Sunday, April 24, 2011

The Roller Coaster

So the traditions that Pulaars cling to are disappearing rapidly from Senegal; some of them just seem like the hollow shell of a great cultural institution that used to exist. There are only a few traditional craftsmen and artisans in the region; most products are Made In China, sold in Diaobe, and other Senegalese market places. Even a lot of traditional agricultural knowledge and techniques have been traded in for a dangerous dependence on hand-outs, fertilizers, pesticides, and government subsidies. So what is tradition really?
Lately, I have been at a very low dip on the emotional roller coaster that is Peace Corps Senegal (though I must say I'm handling it gracefully!) From down here, tradition looks like nothing more than an exucse, usually used as a tool to subpress women.

First, there are the uneven workloads, masked as "separate but equal" divisions of labor. The young men take turns working in the fields, or helping to build a hut or latrine, usually in the morning. But almost the entire afternoon and evening is devoted to sitting and drinking tea, maybe listening to music. The older men have "meetings," extended greetings and reassurances of how happy they all are that they've met, but it's never a discussion: the outcome was decided before the meeting ever happened. They also enjoy sitting and drinking tea.
Meanwhile, they women and girls of all ages work 24-7 cleaning, cooking, gathering firewood, pulling water, gardening, taking care of childrne, selling their produce at market, and serving their male relatives. I've seen men call their wives away from breastfeeding their children across the compound to bring them cold water when all the while they were sitting two feet from the water pot. To refuse a work order or take a break only invites criticism; it's untraditional. Maybe my demo garden project is stalled again because all my counterparts and collaborators are male...
On top of these even workloads, there is ubiquitous violence against women. Since a man "owns" his wife  (in Pulaar language), and literally paid a bride price to her family to marry her, if she disappoints him, he feels he has the right ot hit her. The other week, my brother beat up his wife (my best friend in village) for coming late to dinner; she had been returning a bowl to our neighbors and stay just a little too long chatting. She cried and screamed and then ran away back to her parents' home bruised when it was over. Host brother tried to come justify himself to me - I just called him disrespectful, kicked him out of my hut. My sister came back the next morning looking defeated - the whole incident was completely about power and really got under my skin. So I told the whole village the beating a person is disrespectful; people have language and we should  use that to solve our problems. My neighboring volunteer's host sister gotten beaten up this week, too - he broke her wrist when she accused him of looking for a second wife. Of course, domestic violence is not just a problem in Senegal; it took the life of my classmate back home last week, which was horrible, shocking news to receive here. What's really terrible in Senegal is how acceptable wife beating is - it's tradition.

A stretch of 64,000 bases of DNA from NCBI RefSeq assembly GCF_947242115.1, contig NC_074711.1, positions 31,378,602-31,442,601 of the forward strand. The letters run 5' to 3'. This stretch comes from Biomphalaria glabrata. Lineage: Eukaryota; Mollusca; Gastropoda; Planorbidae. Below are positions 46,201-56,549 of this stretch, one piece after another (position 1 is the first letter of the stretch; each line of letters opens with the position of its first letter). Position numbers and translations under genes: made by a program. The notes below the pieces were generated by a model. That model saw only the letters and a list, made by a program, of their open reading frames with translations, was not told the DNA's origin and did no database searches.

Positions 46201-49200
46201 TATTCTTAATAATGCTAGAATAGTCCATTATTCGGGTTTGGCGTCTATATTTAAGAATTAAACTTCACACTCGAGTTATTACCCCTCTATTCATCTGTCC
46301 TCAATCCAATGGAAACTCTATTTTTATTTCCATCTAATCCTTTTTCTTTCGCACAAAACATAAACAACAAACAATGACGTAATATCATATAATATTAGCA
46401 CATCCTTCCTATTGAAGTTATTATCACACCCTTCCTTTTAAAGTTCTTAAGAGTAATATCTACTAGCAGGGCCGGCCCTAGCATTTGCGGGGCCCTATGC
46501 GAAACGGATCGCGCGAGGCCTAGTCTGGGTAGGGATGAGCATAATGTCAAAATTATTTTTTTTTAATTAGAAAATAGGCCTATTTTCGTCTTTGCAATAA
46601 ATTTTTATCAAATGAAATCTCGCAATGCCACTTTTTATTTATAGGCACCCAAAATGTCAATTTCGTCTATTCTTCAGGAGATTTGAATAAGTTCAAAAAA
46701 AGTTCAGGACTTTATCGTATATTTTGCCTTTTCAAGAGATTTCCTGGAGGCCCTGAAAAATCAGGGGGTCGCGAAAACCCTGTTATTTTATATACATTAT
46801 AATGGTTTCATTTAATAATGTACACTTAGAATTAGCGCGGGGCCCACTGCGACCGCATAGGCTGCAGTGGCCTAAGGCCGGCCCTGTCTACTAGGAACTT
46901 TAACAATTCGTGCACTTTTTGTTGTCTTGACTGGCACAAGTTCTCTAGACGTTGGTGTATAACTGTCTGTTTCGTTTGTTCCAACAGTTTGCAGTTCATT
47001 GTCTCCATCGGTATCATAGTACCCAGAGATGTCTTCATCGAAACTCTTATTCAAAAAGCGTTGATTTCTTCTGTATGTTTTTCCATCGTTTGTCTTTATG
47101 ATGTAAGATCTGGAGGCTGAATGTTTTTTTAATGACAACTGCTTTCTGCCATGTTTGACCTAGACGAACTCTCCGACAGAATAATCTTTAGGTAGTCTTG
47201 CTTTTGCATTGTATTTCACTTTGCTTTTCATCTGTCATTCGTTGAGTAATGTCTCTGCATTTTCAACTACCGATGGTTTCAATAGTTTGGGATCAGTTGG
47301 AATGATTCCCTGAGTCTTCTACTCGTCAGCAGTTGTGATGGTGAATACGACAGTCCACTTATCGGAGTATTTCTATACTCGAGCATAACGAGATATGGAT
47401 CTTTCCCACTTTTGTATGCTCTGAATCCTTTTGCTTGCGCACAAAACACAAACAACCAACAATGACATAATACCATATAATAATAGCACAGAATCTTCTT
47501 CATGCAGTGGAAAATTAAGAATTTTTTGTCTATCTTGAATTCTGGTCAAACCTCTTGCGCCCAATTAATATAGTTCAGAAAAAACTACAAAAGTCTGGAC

Then there is Female Genital Mutilation (FGM) - violence against helpless little girls by the people the trust most: their parents and grandparents. FGM is extremely prevalent in the Kolda region of Senegal, especially among Pulaar peoples. It is tradition to circumcise young girls; in the past, this was an elaborate ceremony in which the elders taught girls about reproductive health and their responsibilities as women of the community. Since FGM become outlawed a couple years ago, the whole thing has gone dangerously underground. Relatives snatch up girls and cut away part of their genitals in unsanitary conditions, often several girls to one not-so-clean razor blade or kitchen knife. This is a great way to spread diseases, but the wounds can fester and parents are too afraid of prosecution to bring their daughters to get medical attention. Some girls bleed to death, like the girl who died Wednesday in a neighboring village. FGM causes permenant damage depending on how the wound heals: troubles or pain with urination, pain during sex, and dangerous complications and bleeding during childbirth, especially for women without access to hospitals, i.e. most girls here. I don't know where this tradition started, but the shell that's left today in the Fuladu seems targeted at making girls hurt and an attempt to control female sexuality.